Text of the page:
The Bibi & Obama Show

I presume Barack Obama’s Likud membership card is in the mail. No doubt Israeli Prime Minister Benjamin “Bibi” Netanyahu has seen to it. After all, Obama has now paid his dues. After a few idle negative statements about expansion of Jewish settlements in the West Bank/East Jerusalem, Obama caved at the slightest push-back from the Israel lobby — election year, you know — and now he’s apparently fine with them. He went from saying the settlement expansion “could end up being dangerous [!]” to saying, “I think that he [Netanyahu] is dealing with a very complex situation in a very tough neighborhood.” We can be sure that Netanyahu will not permanently stop the expansion and Obama will not take any action — such as cutting off the money — to bring that about. (Even Gen. David Petraeus fears the lobby.) “[T]he pace of settlement building in the West Bank has been barely affected by the 10-month freeze, due to end in September,” Jonathan Cook of The National writes.

Obama also quickly folded on the matter of Israel’s signing the Nuclear Non-Proliferation Treaty. (“Israel has unique security requirements.”) Everyone knows Israel has upward of 200 nukes, but the official position is to neither confirm nor deny their existence. That’s known as “nuclear ambiguity.”

The security relationship between the Obama administration and Israel is said to be stronger than ever — the Pentagon, the Israelis, and at least some neoconservatives agree. More military aid is in the works, on top of the annual $3 billion transfusion.

Netanyahu has expressed concern that U.S. forces may someday leave Iraq but he need not worry: That day is no doubt far off. Even after “withdrawal” there still will be 50,000 troops, bases, and an embassy the size of a small country.

The one thing Netanyahu apparently hasn’t gotten (yet) is Obama’s promise to bomb Iran back to the stone age because of its nonexistent nuclear weapons program. (Iran, unlike Israel, is regularly inspected by the International Atomic Energy Agency.) Thanks goodness U.S. military leaders are reluctant to take on another mission, which would kill many innocent people and perhaps light up the rest of the Middle East. The military is stretched rather thin after all.

Netanyahu applauded the new UN and U.S. sanctions against Iran — isn’t that an act of war? — so that probably means any attack has been postponed for a year or more.

What’s remarkable is that the President and Prime Minister managed to keep straight faces when they said a nuclear Iran would be intolerable. Is hypocrisy no longer a vice? The allegations about an Iranian weapons program are completely unsupported, but still I have to wonder: Is it so mysterious that Muslim countries are uneasy with Israel as a nuclear monopolist? You’d think that Israel had never launched a war against a neighbor. And last I checked, the U.S. military had Iran virtually surrounded. But never mind.

So far no word from Obama about the continuing brutality against the Gazans in their open-air prison camp (oh sure, he’s pleased a few more goods are getting in, as if that addresses the matter), the death of the American citizen on the Mavi Marmara at the hands of Israeli commandos, or the wall being built through the West Bank that divides Palestinian homes from Palestinian farmlands and creates myriad other hardships.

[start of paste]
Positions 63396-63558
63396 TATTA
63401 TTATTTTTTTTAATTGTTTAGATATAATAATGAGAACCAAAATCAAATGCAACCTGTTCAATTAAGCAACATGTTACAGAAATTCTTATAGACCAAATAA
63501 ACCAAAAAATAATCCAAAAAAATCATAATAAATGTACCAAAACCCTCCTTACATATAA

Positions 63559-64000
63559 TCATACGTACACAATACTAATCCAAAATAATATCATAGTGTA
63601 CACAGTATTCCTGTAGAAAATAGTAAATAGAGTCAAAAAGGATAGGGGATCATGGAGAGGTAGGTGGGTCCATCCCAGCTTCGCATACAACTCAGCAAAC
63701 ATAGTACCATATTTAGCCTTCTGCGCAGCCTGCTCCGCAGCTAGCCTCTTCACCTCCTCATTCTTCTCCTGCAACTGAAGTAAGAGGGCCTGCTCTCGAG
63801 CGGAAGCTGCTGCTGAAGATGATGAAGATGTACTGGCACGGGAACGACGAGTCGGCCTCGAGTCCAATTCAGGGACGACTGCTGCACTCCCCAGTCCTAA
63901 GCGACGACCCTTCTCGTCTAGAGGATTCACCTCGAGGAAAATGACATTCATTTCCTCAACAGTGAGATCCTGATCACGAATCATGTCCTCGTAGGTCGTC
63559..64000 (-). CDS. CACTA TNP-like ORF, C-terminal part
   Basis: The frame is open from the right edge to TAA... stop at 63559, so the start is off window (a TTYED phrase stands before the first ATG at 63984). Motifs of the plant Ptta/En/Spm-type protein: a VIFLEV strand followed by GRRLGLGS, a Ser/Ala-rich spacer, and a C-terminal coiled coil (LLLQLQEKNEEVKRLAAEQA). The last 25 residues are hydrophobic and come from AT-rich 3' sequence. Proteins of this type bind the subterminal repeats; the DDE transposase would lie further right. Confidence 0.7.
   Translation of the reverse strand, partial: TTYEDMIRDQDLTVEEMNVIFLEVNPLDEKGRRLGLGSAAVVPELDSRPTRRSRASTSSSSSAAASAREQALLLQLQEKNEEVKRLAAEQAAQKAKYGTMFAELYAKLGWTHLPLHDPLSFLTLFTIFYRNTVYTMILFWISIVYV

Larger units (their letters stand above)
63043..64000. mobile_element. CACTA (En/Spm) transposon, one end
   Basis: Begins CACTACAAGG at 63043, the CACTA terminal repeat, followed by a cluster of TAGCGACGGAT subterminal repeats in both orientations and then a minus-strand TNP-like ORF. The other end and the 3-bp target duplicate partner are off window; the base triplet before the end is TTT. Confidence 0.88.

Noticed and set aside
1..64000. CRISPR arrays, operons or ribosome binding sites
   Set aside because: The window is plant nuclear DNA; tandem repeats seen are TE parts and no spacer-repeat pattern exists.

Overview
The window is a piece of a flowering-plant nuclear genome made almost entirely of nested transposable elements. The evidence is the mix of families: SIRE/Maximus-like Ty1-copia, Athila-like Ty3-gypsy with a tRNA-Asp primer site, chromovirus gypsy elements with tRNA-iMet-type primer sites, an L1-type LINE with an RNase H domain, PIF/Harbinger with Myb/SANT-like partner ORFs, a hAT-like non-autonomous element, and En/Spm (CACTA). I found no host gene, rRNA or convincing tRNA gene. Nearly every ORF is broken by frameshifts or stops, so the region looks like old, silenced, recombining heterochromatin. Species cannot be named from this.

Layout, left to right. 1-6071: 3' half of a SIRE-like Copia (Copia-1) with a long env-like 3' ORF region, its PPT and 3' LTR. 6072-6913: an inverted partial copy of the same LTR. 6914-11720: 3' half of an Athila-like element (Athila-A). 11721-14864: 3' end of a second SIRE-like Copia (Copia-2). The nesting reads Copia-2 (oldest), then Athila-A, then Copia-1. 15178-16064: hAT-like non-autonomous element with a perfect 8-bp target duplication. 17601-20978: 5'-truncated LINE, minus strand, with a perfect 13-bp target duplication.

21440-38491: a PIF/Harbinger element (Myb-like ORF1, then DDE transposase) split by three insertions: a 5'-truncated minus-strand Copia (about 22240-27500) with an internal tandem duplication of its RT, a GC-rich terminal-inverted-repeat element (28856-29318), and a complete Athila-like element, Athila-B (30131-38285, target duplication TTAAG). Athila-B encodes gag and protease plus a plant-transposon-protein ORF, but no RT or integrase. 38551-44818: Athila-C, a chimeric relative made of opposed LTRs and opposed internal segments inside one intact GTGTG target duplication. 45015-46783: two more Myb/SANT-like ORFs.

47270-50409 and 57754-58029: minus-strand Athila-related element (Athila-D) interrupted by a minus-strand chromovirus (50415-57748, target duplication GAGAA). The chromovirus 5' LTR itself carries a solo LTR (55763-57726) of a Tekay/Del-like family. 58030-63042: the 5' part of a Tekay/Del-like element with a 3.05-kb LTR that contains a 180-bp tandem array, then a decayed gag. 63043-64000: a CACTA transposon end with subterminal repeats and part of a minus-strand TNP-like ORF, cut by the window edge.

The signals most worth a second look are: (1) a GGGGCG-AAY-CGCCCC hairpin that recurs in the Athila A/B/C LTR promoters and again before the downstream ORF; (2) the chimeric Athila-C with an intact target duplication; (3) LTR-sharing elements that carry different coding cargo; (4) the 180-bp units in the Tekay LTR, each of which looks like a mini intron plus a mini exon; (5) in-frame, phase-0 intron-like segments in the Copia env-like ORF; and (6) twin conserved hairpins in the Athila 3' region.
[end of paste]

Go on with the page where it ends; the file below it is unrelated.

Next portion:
Obama praised Netanyahu for his alleged willingness to negotiate with the approved Palestinian “leaders” (Hamas excluded, of course). But you have to keep in mind that when Israeli politicians say they favor a two-state solution, or “land for peace,” they do not mean a real independent homeland for the long-abused Palestinians but rather a series of Bantustans within an essentially apartheid state under Israeli control. This is the point of the wall and the expansion of settlements. Obama seems okay with that.

In regards to Netanyahu’s true views on dealing with the Palestinians and the United States, see Jonathan Cook’s article on this site today. The video of Netanyahu proves, Haaretz columnist Gideon Levy said, that he is a “con artist … who thinks that Washington is in his pocket and that he can pull the wool over its eyes.”

So the “special relationship” endures. And yet, is all that talk about shared values really valid? In theory America belongs to all Americans, all its citizens. But Israel — in theory and practice — belongs not to all holding Israeli citizenship (which includes Arabs) but only to the “Jewish people” wherever they may be — which means (according to Israel’s view of things) I — born in Philadelphia, residing in Arkansas — have a better claim to full Israeli citizenship than a Palestinian whose family has lived in Jerusalem for a millennium or more. How can that make sense?

(The Knesset has given at least preliminary approval to a bill to make denying Israel’s status as a Jewish State a crime punishable by imprisonment. The cabinet will consider a resolution to force new citizens to take a loyalty oath to Israel as the Jewish State.)

Let’s not forget that the American taxpayer is the enabler and underwriter. None of this could be going on without massive U.S. infusions of money.

And some people think “they” hate us for our freedoms (sic).

SHELDON RICHMAN is senior fellow at The Future of Freedom Foundation (www.fff.org)




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Sheldon Richman, author of America’s Counter-Revolution: The Constitution Revisited, keeps the blog Free Association and is a senior fellow and chair of the trustees of the Center for a Stateless Society, and a contributing editor at Antiwar.com.  He is also the Executive Editor of The Libertarian Institute.

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